Thursday
Mar022017

Real news and fake news

The controversy over fake news is generating plenty of real news too. The phenomenon of made-up stories for political or financial gain – which became an issue during the US presidential election – has now sparked interest among U.K. politicians. The Culture Media and Sport Committee last month announced an inquiry into the issue, as has the Labour Party.

But politicians might be struggling to keep up with readers, who already show signs of turning away from fake news to trusted and verified sources. The New York Times, for example, added a record 267,000 subscribers in Q4 2016, while in the UK recent ABC figures revealed paid-for sales of The Observer and The Times rose by 1.5% and 3.8% respectively in January 2017, and the Guardian saw subscriptions jump from 15,000 to 200,000 during 2016. With the spectre of (allegedly Russian) misinformation hanging over the French and German elections, we might expect this trend to continue elsewhere in Europe.

Publishers share the spirit of optimism: a study conducted by Oxford University’s Reuters Institute found that 70% of publishers believe public trust in mainstream media outlets will be strengthened by the threat of fake news, compared to just 17% who thought it would be weakened.

One should not get carried away. The newspaper industry faces many challenges, and a revolt against fake news can have difficult implications for freedom of speech too, as the current situation in the States indicates. But it is good to be reminded that, in a competitive market, readers can and will vote with their wallets, and choose to pay for something of enduring value – something that NLA media access was itself created to support: independent, high-quality journalism.

Monday
Feb202017

Tim Brooks reappointed Chairman of NLA media access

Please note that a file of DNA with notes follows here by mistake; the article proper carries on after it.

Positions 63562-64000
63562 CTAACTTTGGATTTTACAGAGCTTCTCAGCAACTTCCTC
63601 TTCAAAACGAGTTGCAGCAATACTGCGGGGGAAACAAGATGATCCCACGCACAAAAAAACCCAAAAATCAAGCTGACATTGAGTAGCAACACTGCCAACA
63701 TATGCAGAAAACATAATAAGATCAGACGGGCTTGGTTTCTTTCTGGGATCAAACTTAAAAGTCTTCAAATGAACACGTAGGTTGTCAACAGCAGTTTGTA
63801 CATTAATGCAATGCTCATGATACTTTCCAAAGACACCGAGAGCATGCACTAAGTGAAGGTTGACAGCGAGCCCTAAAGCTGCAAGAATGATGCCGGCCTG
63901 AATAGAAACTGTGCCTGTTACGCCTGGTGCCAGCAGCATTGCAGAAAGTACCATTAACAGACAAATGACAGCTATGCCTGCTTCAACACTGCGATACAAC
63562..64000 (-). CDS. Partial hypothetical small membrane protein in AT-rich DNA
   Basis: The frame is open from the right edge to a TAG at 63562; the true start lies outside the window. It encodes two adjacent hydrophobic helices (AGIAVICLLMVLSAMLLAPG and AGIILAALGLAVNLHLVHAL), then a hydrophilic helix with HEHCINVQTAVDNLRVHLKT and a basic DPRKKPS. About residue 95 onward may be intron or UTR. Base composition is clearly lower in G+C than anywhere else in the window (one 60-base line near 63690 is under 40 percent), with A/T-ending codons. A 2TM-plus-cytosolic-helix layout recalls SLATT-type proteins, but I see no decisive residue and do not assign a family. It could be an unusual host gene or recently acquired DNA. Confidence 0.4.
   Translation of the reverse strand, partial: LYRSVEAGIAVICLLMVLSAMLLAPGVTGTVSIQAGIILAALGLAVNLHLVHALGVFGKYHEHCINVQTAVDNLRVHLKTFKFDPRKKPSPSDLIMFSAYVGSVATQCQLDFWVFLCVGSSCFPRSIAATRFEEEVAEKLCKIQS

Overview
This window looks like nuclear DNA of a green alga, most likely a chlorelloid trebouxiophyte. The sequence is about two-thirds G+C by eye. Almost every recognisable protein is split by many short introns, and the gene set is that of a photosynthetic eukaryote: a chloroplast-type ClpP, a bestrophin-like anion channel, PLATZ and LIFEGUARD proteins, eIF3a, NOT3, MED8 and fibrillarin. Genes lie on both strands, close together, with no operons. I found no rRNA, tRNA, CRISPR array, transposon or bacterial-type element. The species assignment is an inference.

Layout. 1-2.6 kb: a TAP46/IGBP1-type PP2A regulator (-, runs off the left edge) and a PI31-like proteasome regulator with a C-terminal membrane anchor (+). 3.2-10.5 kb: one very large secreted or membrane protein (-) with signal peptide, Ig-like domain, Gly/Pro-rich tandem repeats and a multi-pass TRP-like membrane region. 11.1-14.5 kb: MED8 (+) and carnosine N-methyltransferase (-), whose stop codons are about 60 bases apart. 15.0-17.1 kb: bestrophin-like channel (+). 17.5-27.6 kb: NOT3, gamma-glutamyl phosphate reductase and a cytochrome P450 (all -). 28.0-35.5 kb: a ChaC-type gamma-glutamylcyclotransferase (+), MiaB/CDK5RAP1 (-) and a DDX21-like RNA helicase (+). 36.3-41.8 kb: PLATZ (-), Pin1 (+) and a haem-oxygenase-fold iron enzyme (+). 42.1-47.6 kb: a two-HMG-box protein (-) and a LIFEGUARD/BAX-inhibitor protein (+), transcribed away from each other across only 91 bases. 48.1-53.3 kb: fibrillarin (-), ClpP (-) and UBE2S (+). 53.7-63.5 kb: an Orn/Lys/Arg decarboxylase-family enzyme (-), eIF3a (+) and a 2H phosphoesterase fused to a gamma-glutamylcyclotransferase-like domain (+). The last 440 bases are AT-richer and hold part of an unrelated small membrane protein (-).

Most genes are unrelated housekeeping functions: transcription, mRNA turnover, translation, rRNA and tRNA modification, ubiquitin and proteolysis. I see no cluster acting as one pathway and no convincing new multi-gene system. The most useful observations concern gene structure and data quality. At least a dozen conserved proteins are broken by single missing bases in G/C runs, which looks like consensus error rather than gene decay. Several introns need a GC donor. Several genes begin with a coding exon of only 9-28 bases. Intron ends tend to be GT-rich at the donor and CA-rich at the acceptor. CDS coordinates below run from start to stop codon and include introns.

Tim Brooks has been reappointed Chairman of NLA media access by the Board.

The NLA has significantly expanded since Tim became Chairman in 2014: we now represent the intellectual property rights of over 3,600 newspaper and magazine titles, and over 2,100 web titles. Our eClips database holds more than 95 million individual articles, and over the last 12 months, 92% of PR companies have adopted our PR Client Service Licence.

The company has also broadened its reach under Tim’s leadership, signing new partnerships with the Press Association and Huffington Post, as well as international agreements with companies in France, Sweden, Germany, Austria and Luxemburg.

The guidance that Tim provides to me and to the company, shaped by his impressive track record in publishing, has been vital to this success. He launched his first magazine, Media Week, in 1985, and subsequently rose to serve on the boards of IPC Media, Time Inc South Pacific, and Guardian Media Group. He also sits on the UK Cabinet Office Digital Advisory Board and is an Advisory Council Member of the British Library. The wealth of knowledge he has gathered during this time remains a crucial asset.

As the newspaper industry undergoes rapid changes, combined with the rise of untrustworthy sources and continuing threats to intellectual property, the work of NLA media access has never been more important. I look forward to working under Tim’s leadership as we expand our range of content and adapt to exciting developments in publishing and PR.

Wednesday
Feb082017

Greek Alliance - NLA and OSDEL join forces

NLA has concluded an agreement with Greek licensing body OSDEL which will allow OSDEL to include UK newspaper content in its current and future licences, including planned media monitoring agreements. The agreement takes effect in February 2017 and covers over 2,300 UK newspapers, websites and magazines.


George-Andrew Zannos, General Manager, OSDEL said “We welcome this endorsement of our drive to create a central clearing house for Greek business  to access and re-use news content legally. NLA represents some of the biggest brands in UK and  international news and these will add significant value to OSDEL services”.